Demetrius Charalambous - John Ganakas
Within this framework we focus on the crucial question of what is the ultimate aim of education today: is it just to provide students with the working knowledge necessary for them to compete and thrive within our continuously demanding society of information? Or does it seek to shape an academic environment of humanistic learning orientated towards the increasingly fading values of freedom, justice and peace? It is our strong belief that such questions should be at the heart of the current discourse of educational practices as valid and crucial for the process of developing existing educational policies and forming new ones for the future.
To this end, various types of approaches are discussed such as the formative and summative evaluation, the scientific, the humanistic, the responsive, the ecological or naturalist evaluation as well as other. Furthermore, the characteristics of curriculum evaluation criteria, such as measurability, validity, reliability, etc, are briefly analyzed.
In order that a more objective curriculum evaluation be conducted certain processes are proposed and analyzed, such as collecting data from a variety of sources and at multiple levels, the application of general and indigenous criteria, the use of both quantitative and qualitative methods, techniques and stages.
From the various stages that were reviewed for curriculum evaluation the following six were selected and proposed. These stages of curriculum evaluation are:
a) The preliminary stage, (which includes four substages-the preassessement of curriculum, the conceptualization of assessment, the preassessment of cost and of human resources for curriculum evaluation and the selection of staff-) aims at conducting a preassessment of the curriculum used and of the educational system; b) the planning stage of curriculum evaluation which consists of two substages-(the selection of curriculum evaluation design and the planning of the actual process of curriculum evaluation-) refers to the planning processes regarding “what” and “how” curriculum will be evaluated; c) the implementation stage of curriculum evaluation and collecting of the data during which the evaluation criteria are applied and the data are collected; d) the organization and data analysis stage which includes two substages-(organization and analysis)- purports to organize and decode all collected data; e) the stage for the interpretation and reporting of data during which the data are interpreted and reported; and f) the management of data and metaanalysis stage (which includes two substages- data management for curriculum evaluation and postevaluation-) attempts to make recommendations for improving the whole evaluation process as well as conduct follow up procedures for the revalidation of the results.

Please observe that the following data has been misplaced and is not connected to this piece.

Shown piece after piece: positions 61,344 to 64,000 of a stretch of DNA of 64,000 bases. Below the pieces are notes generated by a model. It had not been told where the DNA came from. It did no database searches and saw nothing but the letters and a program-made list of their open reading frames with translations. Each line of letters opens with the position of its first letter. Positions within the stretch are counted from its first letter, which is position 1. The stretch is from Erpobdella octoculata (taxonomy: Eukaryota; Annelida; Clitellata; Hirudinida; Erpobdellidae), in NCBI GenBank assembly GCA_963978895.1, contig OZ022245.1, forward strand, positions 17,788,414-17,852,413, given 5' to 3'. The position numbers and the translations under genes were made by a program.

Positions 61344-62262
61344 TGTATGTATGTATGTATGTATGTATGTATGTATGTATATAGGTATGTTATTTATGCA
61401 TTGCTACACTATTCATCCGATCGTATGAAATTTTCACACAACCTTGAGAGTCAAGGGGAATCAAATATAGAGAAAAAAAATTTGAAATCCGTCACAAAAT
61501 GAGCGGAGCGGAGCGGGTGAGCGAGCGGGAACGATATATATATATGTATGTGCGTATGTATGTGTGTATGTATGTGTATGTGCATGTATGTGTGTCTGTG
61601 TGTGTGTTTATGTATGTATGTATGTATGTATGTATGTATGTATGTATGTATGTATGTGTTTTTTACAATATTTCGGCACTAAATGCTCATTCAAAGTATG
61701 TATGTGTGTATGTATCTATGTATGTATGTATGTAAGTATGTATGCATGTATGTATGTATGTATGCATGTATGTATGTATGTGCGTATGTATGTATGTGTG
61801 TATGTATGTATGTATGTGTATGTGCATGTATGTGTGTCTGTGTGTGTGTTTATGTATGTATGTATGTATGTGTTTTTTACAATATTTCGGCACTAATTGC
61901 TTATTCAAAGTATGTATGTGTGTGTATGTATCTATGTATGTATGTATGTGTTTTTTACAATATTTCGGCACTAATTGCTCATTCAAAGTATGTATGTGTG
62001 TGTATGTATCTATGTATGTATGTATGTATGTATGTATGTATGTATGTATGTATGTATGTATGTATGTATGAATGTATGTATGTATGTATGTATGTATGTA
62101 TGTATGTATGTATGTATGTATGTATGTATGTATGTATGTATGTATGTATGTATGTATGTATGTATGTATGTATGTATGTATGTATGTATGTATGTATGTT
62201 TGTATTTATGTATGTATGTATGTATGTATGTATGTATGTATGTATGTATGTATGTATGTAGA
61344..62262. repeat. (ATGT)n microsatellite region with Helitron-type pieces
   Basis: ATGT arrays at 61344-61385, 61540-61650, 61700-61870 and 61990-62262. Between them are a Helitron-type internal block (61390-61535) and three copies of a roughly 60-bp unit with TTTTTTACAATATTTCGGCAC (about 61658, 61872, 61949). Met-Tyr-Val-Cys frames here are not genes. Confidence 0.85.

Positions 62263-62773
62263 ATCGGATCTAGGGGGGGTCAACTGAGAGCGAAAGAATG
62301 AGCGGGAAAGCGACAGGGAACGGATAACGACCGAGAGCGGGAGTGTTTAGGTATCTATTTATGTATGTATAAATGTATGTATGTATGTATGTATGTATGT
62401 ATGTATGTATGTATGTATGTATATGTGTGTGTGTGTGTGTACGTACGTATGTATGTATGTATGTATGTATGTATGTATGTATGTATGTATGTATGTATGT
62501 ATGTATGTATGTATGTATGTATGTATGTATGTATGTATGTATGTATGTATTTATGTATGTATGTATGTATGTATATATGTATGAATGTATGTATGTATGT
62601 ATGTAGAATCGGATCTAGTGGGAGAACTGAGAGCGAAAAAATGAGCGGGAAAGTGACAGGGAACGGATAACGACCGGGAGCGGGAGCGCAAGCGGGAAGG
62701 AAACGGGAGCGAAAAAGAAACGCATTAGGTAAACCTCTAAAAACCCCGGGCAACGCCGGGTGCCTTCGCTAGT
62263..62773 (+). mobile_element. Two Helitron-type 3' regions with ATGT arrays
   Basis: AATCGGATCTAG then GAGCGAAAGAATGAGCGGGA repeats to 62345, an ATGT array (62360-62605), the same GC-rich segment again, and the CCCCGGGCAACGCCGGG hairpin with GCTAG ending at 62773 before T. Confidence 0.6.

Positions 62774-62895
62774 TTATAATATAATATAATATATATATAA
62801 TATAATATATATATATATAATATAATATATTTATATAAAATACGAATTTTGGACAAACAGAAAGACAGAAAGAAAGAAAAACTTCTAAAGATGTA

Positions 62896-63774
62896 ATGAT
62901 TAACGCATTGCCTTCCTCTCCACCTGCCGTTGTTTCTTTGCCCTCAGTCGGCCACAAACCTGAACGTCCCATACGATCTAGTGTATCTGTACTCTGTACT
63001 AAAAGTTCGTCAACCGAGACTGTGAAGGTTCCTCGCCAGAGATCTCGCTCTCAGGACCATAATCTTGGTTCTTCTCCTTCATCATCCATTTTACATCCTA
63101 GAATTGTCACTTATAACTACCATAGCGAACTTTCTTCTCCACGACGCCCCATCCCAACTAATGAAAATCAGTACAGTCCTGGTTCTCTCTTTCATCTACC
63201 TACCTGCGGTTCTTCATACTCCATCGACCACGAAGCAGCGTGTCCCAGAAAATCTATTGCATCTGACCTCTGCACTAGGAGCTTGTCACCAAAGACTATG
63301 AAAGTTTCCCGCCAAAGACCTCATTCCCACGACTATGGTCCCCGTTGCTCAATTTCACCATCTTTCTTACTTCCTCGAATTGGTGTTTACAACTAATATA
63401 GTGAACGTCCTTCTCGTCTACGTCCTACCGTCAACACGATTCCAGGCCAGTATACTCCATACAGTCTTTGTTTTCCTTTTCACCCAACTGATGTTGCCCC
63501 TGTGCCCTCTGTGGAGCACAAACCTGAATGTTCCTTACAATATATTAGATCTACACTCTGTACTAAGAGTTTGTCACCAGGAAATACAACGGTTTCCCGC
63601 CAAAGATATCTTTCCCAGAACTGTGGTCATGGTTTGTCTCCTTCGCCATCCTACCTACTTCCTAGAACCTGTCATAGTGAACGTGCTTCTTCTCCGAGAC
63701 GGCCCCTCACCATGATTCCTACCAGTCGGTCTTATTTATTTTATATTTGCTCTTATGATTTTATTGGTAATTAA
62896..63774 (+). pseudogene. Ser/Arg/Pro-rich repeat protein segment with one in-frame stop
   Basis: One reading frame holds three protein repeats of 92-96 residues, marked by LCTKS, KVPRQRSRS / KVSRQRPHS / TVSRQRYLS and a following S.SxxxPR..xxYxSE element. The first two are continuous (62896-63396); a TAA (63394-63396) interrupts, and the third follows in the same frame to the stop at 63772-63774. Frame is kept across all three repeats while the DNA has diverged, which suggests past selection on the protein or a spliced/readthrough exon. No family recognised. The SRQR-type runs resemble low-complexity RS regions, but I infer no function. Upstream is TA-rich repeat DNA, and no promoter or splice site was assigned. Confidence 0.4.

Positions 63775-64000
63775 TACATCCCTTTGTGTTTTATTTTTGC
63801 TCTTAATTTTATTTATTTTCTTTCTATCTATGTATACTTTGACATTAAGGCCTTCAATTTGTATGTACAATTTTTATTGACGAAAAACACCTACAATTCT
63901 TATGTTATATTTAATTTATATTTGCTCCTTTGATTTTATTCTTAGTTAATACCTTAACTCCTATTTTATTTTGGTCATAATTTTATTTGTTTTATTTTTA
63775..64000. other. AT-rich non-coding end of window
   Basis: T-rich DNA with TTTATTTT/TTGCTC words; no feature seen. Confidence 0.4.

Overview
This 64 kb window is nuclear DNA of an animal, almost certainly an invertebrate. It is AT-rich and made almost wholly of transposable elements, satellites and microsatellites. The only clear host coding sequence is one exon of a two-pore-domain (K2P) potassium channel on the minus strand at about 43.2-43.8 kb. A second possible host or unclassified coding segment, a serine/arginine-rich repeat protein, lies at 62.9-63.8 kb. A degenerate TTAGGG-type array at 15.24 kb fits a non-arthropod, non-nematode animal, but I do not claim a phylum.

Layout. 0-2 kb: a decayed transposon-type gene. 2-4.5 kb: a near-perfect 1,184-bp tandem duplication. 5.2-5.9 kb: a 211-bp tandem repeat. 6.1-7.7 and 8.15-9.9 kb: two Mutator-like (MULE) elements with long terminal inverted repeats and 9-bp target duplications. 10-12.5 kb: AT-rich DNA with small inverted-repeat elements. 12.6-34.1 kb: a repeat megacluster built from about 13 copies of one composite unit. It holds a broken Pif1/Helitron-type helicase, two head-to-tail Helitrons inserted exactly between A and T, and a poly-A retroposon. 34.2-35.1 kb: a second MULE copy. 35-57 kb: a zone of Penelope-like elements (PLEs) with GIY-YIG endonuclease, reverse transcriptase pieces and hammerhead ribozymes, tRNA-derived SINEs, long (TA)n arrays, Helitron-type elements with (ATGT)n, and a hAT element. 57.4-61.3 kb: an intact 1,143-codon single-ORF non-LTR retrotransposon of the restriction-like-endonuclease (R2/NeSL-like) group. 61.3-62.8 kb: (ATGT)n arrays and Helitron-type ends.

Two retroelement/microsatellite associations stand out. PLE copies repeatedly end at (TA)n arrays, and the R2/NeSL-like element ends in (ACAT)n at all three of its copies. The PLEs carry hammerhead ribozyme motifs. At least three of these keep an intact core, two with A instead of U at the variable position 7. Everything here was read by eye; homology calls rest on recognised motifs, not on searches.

Finally, curriculum evaluation attempts in Greece are briefly discussed and studies are reviewed which show that no systematic evaluation procedures have taken place to evaluate the national curriculum by the state. The few studies conducted by individual researchers, analyze some of the factors and processes of the curriculum in Greece. This lack of curriculum evaluation in Greece created an unbridgeable gap which conserved and reproduced the structures of the national curriculum in Greece instead of reforming and changing it via an ongoing curriculum evaluation.
well established theoretical assumptions of these two fields as a starting point the author argues that the introduction of elaborate evaluation measures into an education system which can be regarded as a massive intervention into the ‘grammar of schooling’ will also produce discrepancies between intended and achieved effects. This assumption is ‘tested’ by analysing and comparing the empirical evidence available on the aims and effects of school evaluation in England and Sweden. The analysis shows that the aims of school evaluation can be paradoxical and that they can be achieved in different ways. In addition, there is strong empirical evidence that the introduction of school evaluation into the English and Swedish education system has also generated unpredicted, unwanted and even contra-productive side-effects. Any attempt to introduce elaborate evaluation systems into any given school system should therefore try to minimize discrepancies between intended and achieved effects of school evaluation. The article finishes by giving conceptual and practical recommendations which could help to minimize these discrepancies.